382 Tasting Notes
So I was directed to the Upton Tea site, recently, where, noticing that they have $1 samples and possessing no self-control, I promptly bought something like 15 different samples of tea. This is the first of them that I’ve tried and I really like the blend. Just the right amount of smoky. I’m not that into smoky teas so not exactly something I’ll be drinking on a daily basis, but certainly a nice break from the norm.
Ummm… what’s self control??? lol! I also just had to say I’m quite a bit like you in my tea drinking based on your last paragraph- although I think I probably add milk to my chai more often than you do. My only other exception is Numi’s chocolate pu erh… but that’s pretty much chai like cuz it has cinnamon and nutmeg.
Hmm, the entire point, for me, of adding milk to chai is to take the sharpness off the taste of the spices. Since that sounds like what you’re doing with the chocolate pu erh, I declare your milk usage valid! (and I’m sure you deeply care about my validation :D )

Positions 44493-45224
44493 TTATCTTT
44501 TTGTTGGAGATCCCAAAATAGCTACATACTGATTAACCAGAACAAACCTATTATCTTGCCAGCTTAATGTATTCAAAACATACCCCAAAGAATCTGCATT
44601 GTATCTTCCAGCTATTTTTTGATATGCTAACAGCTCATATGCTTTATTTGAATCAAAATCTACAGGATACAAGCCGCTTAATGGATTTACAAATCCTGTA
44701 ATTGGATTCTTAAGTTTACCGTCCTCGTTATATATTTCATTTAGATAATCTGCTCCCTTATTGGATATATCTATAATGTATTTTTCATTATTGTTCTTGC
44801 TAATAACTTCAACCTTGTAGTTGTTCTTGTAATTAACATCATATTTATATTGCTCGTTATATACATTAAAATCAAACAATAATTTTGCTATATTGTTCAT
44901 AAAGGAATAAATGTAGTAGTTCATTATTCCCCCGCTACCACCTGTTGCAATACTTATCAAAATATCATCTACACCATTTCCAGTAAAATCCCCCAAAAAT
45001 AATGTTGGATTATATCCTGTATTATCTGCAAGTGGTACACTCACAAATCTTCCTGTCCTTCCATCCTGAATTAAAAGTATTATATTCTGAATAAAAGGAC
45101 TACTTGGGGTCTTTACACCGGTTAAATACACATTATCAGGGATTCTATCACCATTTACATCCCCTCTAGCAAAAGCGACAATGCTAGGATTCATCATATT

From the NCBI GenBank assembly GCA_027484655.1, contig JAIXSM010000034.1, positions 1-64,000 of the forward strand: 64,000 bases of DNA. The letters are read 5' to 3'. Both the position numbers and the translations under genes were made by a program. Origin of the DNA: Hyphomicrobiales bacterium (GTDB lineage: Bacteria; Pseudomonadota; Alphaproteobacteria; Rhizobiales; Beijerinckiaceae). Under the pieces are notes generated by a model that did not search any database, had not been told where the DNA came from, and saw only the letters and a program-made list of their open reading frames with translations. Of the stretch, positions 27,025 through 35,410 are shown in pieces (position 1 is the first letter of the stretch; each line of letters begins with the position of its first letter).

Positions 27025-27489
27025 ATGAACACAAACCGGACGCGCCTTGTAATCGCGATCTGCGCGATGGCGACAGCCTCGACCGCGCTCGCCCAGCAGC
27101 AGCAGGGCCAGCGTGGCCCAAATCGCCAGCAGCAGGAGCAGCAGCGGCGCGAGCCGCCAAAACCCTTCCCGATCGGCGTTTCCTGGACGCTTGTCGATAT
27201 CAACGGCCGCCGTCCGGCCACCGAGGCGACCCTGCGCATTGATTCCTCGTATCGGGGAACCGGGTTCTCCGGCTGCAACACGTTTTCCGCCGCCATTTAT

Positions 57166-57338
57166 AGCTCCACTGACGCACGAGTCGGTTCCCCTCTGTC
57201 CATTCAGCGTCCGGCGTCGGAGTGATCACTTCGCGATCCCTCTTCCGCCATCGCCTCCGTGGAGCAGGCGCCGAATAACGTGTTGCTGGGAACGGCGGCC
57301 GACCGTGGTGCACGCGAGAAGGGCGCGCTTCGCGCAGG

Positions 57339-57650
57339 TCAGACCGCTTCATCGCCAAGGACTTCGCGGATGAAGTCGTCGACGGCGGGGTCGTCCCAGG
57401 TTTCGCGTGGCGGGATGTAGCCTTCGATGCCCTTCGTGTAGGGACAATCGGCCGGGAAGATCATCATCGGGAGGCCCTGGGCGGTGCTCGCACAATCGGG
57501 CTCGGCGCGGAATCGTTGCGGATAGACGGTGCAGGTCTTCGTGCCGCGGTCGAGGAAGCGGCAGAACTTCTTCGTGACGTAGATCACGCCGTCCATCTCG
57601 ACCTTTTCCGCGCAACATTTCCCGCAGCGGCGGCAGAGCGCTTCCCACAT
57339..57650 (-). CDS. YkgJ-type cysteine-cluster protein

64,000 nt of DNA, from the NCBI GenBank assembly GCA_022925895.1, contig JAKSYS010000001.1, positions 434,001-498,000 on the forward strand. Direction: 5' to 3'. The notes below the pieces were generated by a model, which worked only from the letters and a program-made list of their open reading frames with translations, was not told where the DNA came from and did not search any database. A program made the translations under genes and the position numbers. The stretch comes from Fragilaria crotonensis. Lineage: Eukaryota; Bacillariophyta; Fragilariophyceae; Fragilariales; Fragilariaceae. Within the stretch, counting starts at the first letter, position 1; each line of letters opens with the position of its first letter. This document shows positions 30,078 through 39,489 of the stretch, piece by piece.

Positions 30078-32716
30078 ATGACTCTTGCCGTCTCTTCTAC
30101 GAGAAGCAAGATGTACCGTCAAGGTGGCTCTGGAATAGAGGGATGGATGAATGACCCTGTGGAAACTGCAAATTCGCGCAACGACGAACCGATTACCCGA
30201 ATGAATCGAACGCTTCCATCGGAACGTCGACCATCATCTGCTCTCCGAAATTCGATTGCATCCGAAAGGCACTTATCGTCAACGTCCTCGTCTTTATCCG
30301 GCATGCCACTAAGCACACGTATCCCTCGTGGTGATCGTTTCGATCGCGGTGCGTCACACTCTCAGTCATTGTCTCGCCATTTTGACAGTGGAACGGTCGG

Actually not really. I just do it cuz it tastes good. The spices are way too light in the Chocolate Pu Erh to be anywhere close to sharp. It just depends if I want a milky texture or not, and if I’ve had my one serving of milk per day. (Even if I drank chai all day I’d only use a total of 1 cup of milk). A mark of a good chai (and a good tea in general) for me is that it could always be drank clean.
Amen to that last sentence!
And now, I quietly freak out because looking at your tealog has enlightened me to the fact that there exist such things as beer tea and bacon tea.
Oh yes… and their goooood! I’m dying for a vegetarian to try the bacon tea (all ingredients are vegan).